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Majority in new poll says they would not vote for socialist: Gallup

A majority of Americans surveyed in a new poll said they would not vote for a socialist candidate for president, with the most opposition coming from Republican voters. 

Asked whether they would vote for their party nominee who was a “generally well-qualified person for president who happened to be socialist,” just 45 percent said yes and 53 percent said no, according to the Gallup poll released Tuesday. 

The acceptance for a socialist nominee is 2 percentage points lower in the recent poll than when Gallup asked the same question in June 2015. 

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Democrats are much more likely to say they would vote for a socialist, based on the new poll. Gallup found that 76 percent of Democrats said they would vote for a socialist, whereas just 17 percent of Republicans and 45 percent of independents said the same. 

The situation could play out in the November elections, with President TrumpDonald TrumpProject Veritas surveilled government officials to expose anti-Trump sentiments: report Cheney: Fox News has 'a particular obligation' to refute election fraud claims The Memo: What now for anti-Trump Republicans? MORE and his allies already slamming the Democrats as socialists. Sen. Bernie SandersBernie SandersStudy: Early unemployment cutoff would cost 16M people 0B Machine Gun Kelly reveals how Bernie Sanders aided him in his relationship with Megan Fox Overnight Health Care: CDC approves Pfizer vaccine for adolescents aged 12-15 | House moderates signal concerns with Pelosi drug pricing bill | Panel blasts COVID-19 response MORE (I-Vt.), a leading candidate in the race, has also openly described himself as a democratic socialist. 

The term "democratic socialist" does not appear to have been polled by Gallup in its survey. 

One of Sanders’s top opponents, former Vice President Joe BidenJoe BidenFauci says school should be open 'full blast' five days a week in the fall Overnight Defense: Military sexual assault reform bill has votes to pass in Senate l First active duty service member arrested over Jan. 6 riot l Israeli troops attack Gaza Strip Immigration experts say GOP senators questioned DHS secretary with misleading chart MORE, has said that having the Vermont senator on the top of the ticket could create a battle for down-ballot candidates in moderate races. 

Gallup also surveyed Americans on their willingness to vote for candidates with other diverse characteristics, several of which are identifying factors for some of this year’s Democratic presidential candidates. 

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Gallup found that 93 percent of surveyed Americans said they would vote for a woman, a 1-point increase since 2015, when Hillary ClintonHillary Diane Rodham ClintonHillary Clinton to speak at Asian Americans and Pacific Islanders summit More than half of eligible Latinos voted in 2020, setting record Fox News signs Trey Gowdy, Dan Bongino for new shows MORE was on her way to becoming the first woman nominated for president by a major party.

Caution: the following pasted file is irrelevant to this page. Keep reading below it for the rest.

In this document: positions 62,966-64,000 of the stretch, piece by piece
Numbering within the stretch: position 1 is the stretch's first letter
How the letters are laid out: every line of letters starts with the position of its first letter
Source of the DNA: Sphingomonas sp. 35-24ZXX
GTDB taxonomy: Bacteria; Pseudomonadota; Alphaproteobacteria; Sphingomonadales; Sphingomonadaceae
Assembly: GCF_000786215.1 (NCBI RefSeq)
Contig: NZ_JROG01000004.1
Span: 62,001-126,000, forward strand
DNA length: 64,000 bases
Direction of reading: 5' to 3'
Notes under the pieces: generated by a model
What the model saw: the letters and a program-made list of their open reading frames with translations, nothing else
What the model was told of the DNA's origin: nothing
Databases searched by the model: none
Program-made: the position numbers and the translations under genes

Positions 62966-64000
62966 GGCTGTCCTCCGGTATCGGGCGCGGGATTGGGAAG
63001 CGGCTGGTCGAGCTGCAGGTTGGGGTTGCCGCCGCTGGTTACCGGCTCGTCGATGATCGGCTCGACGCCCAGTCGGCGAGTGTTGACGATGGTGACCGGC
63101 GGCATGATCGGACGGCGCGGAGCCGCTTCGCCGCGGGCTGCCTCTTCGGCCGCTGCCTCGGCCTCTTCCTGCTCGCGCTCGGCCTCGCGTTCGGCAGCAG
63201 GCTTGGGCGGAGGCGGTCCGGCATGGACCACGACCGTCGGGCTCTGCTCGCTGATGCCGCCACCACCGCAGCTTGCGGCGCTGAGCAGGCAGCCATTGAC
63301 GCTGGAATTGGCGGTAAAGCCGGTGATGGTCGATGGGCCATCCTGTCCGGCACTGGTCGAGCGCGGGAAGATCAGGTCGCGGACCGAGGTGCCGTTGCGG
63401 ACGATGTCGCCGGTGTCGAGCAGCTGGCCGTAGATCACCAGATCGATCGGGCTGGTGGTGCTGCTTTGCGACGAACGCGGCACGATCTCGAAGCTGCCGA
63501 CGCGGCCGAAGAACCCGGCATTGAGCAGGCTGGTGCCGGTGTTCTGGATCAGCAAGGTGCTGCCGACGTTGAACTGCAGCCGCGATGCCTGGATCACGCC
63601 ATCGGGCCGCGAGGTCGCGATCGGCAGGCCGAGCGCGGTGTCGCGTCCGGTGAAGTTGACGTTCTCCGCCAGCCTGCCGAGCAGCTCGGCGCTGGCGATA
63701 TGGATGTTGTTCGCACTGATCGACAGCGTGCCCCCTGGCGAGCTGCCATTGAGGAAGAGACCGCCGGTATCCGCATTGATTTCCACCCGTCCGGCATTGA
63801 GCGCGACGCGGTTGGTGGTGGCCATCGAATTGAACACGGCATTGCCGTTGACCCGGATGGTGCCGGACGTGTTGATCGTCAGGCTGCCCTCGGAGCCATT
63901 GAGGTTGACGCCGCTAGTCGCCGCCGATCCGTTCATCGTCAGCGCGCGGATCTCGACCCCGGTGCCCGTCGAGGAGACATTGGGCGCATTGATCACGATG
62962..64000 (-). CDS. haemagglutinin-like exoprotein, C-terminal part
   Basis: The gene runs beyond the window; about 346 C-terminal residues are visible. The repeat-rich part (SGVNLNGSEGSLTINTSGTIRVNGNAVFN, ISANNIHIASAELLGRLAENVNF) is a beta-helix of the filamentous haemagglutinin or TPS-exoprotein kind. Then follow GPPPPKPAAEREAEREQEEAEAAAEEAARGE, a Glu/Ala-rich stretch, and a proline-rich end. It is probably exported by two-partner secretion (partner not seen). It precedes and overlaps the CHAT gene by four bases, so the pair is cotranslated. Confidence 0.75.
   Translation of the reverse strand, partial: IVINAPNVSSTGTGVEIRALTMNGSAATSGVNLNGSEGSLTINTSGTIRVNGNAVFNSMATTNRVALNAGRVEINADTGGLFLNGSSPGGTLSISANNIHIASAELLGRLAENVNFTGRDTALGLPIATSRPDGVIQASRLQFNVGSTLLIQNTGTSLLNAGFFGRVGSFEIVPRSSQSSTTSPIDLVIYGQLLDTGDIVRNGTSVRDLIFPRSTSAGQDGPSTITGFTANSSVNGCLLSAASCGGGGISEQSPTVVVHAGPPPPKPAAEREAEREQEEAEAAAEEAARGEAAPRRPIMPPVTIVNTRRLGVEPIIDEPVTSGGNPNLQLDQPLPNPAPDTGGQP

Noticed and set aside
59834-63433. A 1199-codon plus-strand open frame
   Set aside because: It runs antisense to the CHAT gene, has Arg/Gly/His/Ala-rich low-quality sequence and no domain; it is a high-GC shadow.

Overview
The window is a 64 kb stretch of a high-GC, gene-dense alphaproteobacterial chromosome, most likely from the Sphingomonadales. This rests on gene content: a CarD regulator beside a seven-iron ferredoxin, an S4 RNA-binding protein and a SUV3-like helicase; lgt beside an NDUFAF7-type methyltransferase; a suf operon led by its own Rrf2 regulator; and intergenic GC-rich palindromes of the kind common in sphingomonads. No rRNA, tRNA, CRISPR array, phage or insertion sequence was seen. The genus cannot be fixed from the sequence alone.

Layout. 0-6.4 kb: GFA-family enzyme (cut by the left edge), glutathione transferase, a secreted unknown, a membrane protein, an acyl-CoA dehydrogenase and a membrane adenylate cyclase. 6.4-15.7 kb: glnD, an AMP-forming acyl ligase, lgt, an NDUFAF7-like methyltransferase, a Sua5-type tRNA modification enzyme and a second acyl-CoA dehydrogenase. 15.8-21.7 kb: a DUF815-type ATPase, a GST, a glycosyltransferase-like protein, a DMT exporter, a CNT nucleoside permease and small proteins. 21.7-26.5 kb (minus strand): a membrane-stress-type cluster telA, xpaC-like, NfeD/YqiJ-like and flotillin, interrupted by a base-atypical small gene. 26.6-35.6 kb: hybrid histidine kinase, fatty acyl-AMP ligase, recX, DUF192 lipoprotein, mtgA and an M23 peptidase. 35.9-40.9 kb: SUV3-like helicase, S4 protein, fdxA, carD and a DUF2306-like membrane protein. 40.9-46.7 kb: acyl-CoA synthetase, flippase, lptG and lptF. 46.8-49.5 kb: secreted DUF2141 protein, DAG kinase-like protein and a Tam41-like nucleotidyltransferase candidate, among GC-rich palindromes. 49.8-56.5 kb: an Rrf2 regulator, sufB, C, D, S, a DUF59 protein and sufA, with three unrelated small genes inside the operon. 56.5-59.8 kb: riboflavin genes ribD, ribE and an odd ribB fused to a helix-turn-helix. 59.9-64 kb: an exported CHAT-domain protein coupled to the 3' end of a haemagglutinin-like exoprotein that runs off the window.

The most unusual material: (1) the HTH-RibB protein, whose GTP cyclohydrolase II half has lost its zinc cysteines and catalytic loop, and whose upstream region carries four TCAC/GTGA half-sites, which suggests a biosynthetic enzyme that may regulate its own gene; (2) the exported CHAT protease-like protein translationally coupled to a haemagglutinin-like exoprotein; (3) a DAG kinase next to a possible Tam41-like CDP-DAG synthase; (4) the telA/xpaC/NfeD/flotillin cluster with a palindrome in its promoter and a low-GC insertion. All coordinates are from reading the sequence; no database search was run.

Gallup has reported a steady increase in Americans' willingness to vote for a woman since it started asking the question in 1958, when just 54 percent of Americans said they’d vote for a female candidate. 

Three women remain in the 2020 field, Sen. Elizabeth WarrenElizabeth WarrenWarren says Republican Party 'eating itself and it is discovering that the meal is poisonous' Briahna Joy Gray: Warren not endorsing Sanders in 2020 was 'really frustrating' McConnell hits Democratic critics of Israel MORE (D-Mass.), Sen. Amy KlobucharAmy Klobuchar Klobuchar offers tribute to her father, who died Wednesday The Hill's Morning Report - Presented by Facebook - Cheney poised to be ousted; Biden to host big meeting Senate panel deadlocks in vote on sweeping elections bill MORE (D-Minn.) and Rep. Tulsi GabbardTulsi GabbardFox News says network and anchor Leland Vittert have 'parted ways' New co-chairs named for congressional caucus for millennials Tulsi Gabbard blasts new House rules on gender neutral language as 'height of hypocrisy' MORE (D-Hawaii), after an unprecedented number of women ran at the beginning of the primary. 

The new Gallup poll also found that 93 percent of Americans said they would vote for a Jewish candidate. Sanders would be the first Jewish nominee for president and the first Jewish president if ultimately successful. 

Americans have become increasingly willing to vote for a gay or lesbian candidate since Gallup began asking the question in 1983, according to the poll. Gallup found that 78 percent of Americans, including 89 percent of Democrats, said they would vote for a gay candidate, based on the poll.  

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More than eight in 10 independents — 82 percent — and 62 percent of Republicans also said they would vote for a gay or lesbian presidential candidate. 

Former South Bend, Ind., Mayor Pete ButtigiegPete ButtigiegBiden says he and GOP both 'sincere about' seeking infrastructure compromise The Hill's 12:30 Report - Presented by Facebook - Colonial pays hackers as service is restored The Hill's Morning Report - Presented by Facebook - Biden expresses optimism on bipartisanship; Cheney ousted MORE (D) is the first openly gay major presidential candidate. He would become the first openly gay presidential nominee and first gay president if elected. 

Gallup surveyed 1,033 adults from Jan. 16 to 29. There is a margin of error of 4 percentage points.